they ought to have in their relation to you. Love regulates the duties
both of servants and masters, as one and the same light attempers
various colors. Equality of nature and faith is superior to distinctions
of rank [BENGEL]. Christianity makes all men brothers: compare
Le 25:42, 43;
as to how the Hebrews were bound to treat their brethren in service;
much more ought Christians to act with love.
threatening--Greek, "the threatening" which masters commonly
use. "Masters" in the Greek, is not so strong a term as "despots":
it implies authority, but not absolute domination.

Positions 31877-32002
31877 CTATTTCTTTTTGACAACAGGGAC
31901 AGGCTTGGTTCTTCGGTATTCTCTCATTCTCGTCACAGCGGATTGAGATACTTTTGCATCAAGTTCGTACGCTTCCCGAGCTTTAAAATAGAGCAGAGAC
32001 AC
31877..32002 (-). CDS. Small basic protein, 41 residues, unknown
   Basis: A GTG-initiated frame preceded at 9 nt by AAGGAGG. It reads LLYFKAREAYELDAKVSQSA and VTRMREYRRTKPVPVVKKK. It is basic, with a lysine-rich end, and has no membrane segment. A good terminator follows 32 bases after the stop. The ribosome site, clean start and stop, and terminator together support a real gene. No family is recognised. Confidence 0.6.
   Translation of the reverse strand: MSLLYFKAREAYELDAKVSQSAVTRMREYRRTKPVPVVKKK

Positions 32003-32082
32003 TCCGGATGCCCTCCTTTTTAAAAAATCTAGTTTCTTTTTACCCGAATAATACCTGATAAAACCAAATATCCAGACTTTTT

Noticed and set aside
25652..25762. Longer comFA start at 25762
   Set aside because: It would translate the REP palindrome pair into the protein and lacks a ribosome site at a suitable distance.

your Master also--The oldest manuscripts read, "the Master both of
them and you": "their Master and yours." This more forcibly brings out
the equality of slaves and masters in the sight of God.
[Thyestes, 607], says, "Whatever an inferior dreads from you, this a
superior Master threatens yourselves with: every authority here is under
a higher above." As you treat your servants, so will He treat you.
neither . . . respect of persons--He will not, in judging, acquit thee
because thou art a master, or condemn him because he is a servant
10. my brethren--Some of the oldest manuscripts omit these words. Some
with Vulgate retain them. The phrase occurs nowhere else in the
Epistle (see, however,
if genuine, it is appropriate here in the close of the Epistle, where
he is urging his fellow soldiers to the good fight in the Christian
armor. Most of the oldest manuscripts for "finally," read,
"henceforward," or "from henceforth"
be strong--Greek, "be strengthened."